“So,” Rosenberg says as she leans against the exam table next to mine. “You saved our butts out there, and now you’re stuck with us. First of all: thank you. Second, if we could impose upon you further, we could use some help navigating this region of space.”

Now I am truly confused. “You do not know where you are going?”

Rosenberg lets out a breath noisily. “The Brights left this ship in our home system a little over thirteen thousand years ago. When we discovered it, their recorded instructions were… cryptic, but the nav system came pre-programmed. We’ve been following the course they set for us, but obviously we’re having some trouble with the locals along the way.”

Her lengthy reply does not actually answer my question. I try to rephrase it to be clearer. “What is the purpose of your journey?”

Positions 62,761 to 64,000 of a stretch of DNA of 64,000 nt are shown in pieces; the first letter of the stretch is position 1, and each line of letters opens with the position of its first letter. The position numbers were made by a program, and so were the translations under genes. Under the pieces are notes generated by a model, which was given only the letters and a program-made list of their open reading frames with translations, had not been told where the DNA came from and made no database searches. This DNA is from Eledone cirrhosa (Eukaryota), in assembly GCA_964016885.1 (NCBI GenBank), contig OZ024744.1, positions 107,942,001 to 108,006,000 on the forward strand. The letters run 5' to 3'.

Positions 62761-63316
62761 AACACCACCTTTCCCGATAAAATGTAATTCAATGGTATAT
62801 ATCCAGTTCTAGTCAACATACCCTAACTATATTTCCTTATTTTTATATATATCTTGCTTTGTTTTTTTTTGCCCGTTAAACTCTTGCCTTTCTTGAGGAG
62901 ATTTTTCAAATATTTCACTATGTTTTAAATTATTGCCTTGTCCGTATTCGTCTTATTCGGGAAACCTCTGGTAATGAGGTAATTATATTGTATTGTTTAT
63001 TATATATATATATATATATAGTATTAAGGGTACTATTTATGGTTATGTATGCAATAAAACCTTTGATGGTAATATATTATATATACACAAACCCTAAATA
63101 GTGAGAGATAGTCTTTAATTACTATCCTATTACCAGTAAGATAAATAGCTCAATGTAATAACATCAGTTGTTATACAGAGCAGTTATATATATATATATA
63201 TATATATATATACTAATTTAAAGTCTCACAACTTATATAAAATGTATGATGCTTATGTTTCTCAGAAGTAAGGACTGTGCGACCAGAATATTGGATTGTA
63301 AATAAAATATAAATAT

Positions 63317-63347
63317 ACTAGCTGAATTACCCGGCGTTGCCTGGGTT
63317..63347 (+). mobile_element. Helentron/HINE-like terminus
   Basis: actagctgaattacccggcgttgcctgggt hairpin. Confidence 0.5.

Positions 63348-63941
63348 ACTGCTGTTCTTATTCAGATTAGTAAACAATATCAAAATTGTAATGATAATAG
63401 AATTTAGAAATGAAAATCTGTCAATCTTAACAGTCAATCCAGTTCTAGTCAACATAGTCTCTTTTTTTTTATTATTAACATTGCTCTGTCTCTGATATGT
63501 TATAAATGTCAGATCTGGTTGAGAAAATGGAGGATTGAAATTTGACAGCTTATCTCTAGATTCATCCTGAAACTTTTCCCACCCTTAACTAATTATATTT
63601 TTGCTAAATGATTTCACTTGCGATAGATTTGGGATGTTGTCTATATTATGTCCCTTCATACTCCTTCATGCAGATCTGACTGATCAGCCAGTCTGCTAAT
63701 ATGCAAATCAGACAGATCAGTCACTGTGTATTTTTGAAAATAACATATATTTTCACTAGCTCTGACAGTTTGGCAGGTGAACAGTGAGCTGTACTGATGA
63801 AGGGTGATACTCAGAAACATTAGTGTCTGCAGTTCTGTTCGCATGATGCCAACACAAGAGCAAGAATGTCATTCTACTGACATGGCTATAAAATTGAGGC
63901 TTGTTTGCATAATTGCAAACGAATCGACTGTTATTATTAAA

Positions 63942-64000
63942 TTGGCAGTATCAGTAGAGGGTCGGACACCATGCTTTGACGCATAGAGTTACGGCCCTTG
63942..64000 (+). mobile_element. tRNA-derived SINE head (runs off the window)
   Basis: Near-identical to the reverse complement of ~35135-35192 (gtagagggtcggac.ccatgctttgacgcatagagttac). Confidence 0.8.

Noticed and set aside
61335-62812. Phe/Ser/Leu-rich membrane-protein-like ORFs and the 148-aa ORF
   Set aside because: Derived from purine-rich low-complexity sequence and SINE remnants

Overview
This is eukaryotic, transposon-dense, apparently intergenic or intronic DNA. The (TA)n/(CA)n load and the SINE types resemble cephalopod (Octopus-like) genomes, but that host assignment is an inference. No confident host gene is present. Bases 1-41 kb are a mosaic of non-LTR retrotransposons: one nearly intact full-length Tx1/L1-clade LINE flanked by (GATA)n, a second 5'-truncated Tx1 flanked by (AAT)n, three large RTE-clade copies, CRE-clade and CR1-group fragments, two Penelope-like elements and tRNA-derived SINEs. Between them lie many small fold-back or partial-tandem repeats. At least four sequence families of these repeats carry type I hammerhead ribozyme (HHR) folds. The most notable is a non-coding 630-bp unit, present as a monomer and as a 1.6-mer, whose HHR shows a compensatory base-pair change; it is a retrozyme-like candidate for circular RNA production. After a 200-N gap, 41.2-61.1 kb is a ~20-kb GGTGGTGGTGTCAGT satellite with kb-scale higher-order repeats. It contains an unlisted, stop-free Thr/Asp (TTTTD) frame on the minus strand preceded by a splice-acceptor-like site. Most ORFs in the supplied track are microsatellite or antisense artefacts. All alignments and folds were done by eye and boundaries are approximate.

“We’re going to Bright space. It’s not clear why they want us to come, but we couldn’t pass up an invitation like this.” She raised a hand as if to indicate the room, or perhaps the ship at large. “I’ve done some poking around in the database to learn about your species, so I know the Sheekah were allies of the Brights once. Would you consider helping them now, even if they’re not here to ask for it?”

This surprises me. “You do not know?”

“Know what?”

“They are gone.”

“Gone,” Liu interjects loudly, before Rosenberg can answer. I do not understand why he repeats the word — perhaps I misused it.

“The Brights went extinct,” I clarify. “They developed a genetic anomaly that spread from cell to cell throughout the body, causing widespread genomic degradation, and was, like a pathogen, highly transmissible between individuals. Many Sheekah were infected trying to help them before the Ambassadorial High Council declared quarantine.”

BOOK: Clarkesworld Anthology 2012